The Western Balkans’ shift towards green energy is hindered by heavy reliance on coal, outdated energy infrastructure, and a general lack of initiative. More support from the EU and international financial institutions is crucial for the region to meet its climate goals.

Pledge for Carbon Neutrality In October 2020, leaders of Albania, Bosnia and Herzegovina, Kosovo, Montenegro, North Macedonia, and Serbia committed to the EU’s 2050 carbon-neutral target at a summit in Sofia, Bulgaria. The Western Balkans, aspiring to join the EU, have since joined efforts to combat climate change, including implementing carbon pricing, transitioning from coal to renewable energy, and developing green infrastructure.

Potential Benefits Aligning with the EU’s green agenda offers the Western Balkans strategic and economic benefits. The region could enhance its energy security by utilizing local solar, wind, and geothermal resources, attracting foreign direct investment, and transforming key sectors such as energy and transportation. Successful examples from nearby regions, like battery production in Hungary and Poland, suggest potential economic growth through similar investments.

Challenges Despite commitments, the region’s energy systems remain outdated and reliant on coal, accounting for 60-95% of electricity generation. Unlike neighboring Greece and Romania, which have set coal phaseout targets, the Western Balkans lack binding timelines and sufficient financial support for transitioning to renewable energy. The gap between the financial aid received by the Western Balkans and their EU neighbors is widening.

EU’s Role The EU aims to promote its green agenda in the Western Balkans, focusing on phasing out coal and adopting renewable energy. However, implementation has been slow due to significant obstacles, despite regulatory alignment. The region’s outdated energy systems, chronic mismanagement, and underinvestment impede progress.

Energy Security Strategy Throughout the 2010s, the EU aimed to improve energy supply security in the Western Balkans to reduce dependence on Russian gas. This involved enhancing gas grid interconnectivity, developing new pipelines, and investing in liquefied natural gas capacity. Additionally, the EU has sought to liberalize the region’s gas and electricity sectors in line with EU law, promoting competition and market integration.

Energy Community The Energy Community, an organization comprising Western Balkan countries, Georgia, Moldova, Ukraine, and the EU, aims to create a unified market based on EU regulations. Since the mid-2000s, it has facilitated the adoption of EU directives and regulations by non-EU members. The organization has also set ambitious climate targets, including reducing greenhouse gas emissions by over 60% by 2030 compared to 1990 levels.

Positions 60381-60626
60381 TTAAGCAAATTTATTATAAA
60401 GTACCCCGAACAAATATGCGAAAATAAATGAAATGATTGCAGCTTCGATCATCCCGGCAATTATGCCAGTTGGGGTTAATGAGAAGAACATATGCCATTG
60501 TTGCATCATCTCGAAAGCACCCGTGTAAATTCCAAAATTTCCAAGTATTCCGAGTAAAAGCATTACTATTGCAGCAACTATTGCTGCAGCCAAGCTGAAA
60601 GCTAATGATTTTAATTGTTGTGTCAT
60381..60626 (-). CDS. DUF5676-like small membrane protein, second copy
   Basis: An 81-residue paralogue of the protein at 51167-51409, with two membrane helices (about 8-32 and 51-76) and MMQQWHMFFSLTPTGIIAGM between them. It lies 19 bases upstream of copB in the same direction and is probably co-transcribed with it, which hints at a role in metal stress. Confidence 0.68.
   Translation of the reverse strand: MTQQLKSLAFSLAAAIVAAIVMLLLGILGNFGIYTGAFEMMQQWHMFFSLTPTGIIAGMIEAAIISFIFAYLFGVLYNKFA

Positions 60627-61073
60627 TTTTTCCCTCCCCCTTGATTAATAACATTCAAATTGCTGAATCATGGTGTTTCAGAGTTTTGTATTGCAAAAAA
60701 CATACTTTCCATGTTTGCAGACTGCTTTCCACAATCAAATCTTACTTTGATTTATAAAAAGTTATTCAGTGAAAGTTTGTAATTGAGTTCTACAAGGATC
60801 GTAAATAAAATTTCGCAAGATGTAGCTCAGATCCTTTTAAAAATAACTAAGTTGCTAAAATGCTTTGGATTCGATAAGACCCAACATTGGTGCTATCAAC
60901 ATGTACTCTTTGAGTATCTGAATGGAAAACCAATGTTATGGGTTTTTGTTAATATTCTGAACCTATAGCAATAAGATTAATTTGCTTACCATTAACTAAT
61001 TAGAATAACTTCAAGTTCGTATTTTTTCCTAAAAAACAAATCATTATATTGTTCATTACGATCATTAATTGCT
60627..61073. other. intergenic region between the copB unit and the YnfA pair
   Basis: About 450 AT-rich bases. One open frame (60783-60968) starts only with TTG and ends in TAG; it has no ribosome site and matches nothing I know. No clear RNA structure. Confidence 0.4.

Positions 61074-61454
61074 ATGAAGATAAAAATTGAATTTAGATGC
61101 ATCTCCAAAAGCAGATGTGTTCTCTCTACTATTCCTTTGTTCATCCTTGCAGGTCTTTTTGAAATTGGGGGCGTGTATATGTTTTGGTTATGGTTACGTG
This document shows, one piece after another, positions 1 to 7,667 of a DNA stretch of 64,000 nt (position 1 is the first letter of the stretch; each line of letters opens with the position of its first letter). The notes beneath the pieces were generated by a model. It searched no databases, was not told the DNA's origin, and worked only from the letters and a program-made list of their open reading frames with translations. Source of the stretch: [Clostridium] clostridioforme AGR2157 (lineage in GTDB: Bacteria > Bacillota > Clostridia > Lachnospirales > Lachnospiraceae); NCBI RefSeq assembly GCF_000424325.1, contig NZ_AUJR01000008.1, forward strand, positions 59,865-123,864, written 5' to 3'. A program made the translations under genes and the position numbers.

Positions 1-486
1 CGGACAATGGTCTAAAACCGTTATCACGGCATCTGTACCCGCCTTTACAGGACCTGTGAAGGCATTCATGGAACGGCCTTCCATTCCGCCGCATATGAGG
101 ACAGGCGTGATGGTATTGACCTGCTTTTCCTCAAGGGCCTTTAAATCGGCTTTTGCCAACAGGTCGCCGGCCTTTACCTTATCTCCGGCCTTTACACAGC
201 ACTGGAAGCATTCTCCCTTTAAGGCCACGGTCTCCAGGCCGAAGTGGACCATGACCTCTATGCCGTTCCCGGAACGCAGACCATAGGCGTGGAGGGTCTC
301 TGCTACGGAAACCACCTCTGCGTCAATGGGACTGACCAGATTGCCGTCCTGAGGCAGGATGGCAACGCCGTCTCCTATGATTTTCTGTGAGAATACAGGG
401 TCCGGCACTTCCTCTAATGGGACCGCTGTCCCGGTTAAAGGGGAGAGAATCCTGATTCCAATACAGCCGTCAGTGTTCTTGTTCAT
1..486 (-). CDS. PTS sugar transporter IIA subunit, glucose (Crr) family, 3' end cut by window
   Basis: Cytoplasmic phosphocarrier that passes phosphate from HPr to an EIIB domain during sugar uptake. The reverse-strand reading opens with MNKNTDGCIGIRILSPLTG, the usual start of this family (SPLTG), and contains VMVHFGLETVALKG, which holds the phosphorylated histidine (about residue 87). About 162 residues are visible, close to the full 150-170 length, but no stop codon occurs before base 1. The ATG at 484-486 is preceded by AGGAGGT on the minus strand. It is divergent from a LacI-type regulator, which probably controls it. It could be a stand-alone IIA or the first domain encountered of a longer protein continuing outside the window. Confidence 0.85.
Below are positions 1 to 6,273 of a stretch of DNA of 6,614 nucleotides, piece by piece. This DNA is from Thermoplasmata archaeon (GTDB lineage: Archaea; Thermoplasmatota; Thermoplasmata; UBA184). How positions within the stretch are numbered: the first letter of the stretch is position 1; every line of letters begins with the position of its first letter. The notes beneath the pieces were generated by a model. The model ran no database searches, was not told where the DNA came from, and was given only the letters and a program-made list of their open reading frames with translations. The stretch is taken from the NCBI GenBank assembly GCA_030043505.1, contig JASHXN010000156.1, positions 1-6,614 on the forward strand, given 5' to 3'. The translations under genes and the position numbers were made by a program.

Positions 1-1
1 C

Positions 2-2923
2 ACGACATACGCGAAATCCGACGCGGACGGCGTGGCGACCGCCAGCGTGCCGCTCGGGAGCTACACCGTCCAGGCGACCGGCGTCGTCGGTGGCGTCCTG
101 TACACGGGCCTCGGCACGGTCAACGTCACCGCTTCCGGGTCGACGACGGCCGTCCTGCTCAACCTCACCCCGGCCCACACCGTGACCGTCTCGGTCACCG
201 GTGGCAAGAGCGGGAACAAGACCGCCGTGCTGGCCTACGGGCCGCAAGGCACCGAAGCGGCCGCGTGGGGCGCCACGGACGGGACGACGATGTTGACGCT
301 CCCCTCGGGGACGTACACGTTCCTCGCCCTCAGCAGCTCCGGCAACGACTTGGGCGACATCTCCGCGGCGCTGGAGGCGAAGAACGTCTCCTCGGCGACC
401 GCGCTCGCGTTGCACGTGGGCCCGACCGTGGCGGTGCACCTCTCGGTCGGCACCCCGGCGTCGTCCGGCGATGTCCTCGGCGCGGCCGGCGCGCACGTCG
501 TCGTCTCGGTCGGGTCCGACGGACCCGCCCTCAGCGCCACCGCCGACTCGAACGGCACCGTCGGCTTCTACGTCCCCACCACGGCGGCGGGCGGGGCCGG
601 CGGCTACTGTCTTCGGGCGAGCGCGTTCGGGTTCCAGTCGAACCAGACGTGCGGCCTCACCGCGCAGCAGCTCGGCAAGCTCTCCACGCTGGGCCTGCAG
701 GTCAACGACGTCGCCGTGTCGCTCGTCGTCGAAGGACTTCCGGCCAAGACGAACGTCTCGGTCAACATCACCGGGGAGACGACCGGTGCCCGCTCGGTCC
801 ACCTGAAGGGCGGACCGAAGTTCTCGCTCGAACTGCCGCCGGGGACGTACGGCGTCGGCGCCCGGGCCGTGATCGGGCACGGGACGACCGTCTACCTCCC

Implementation Challenges Despite alignment with EU goals, the Western Balkans struggle with implementing carbon pricing and phasing out coal. Only Montenegro has introduced a national cap-and-trade scheme, and North Macedonia plans to implement carbon pricing by 2025. Meanwhile, coal-generated electricity remains cheap and dominant, with no significant closures of coal power plants.

Coal Dependency Coal remains the backbone of the region’s energy systems, with Kosovo, Serbia, and Bosnia and Herzegovina among the world’s top coal-dependent countries. Coal accounts for a significant share of employment, making its phaseout politically challenging. Despite high pollution levels and associated health risks, the political will to implement radical changes is lacking.

Renewable Energy Prospects The region has substantial potential for renewable energy, particularly hydropower, solar, and wind. However, progress has been slow, and investment in infrastructure and grid capacity is needed. The EU’s financial support is crucial, but the Western Balkans also need to attract private investment to expand renewable energy projects.

Future Scenarios The EU’s upcoming Carbon Border Adjustment Mechanism, set to take effect in 2026, could impose significant costs on the Western Balkans. To avoid destabilizing the energy sector, the region may seek a transition period to implement EU environmental and competition rules. This could pave the way for an emissions trading scheme by 2030, generating substantial revenue for green energy projects. However, achieving this ideal scenario requires overcoming significant political and economic challenges.

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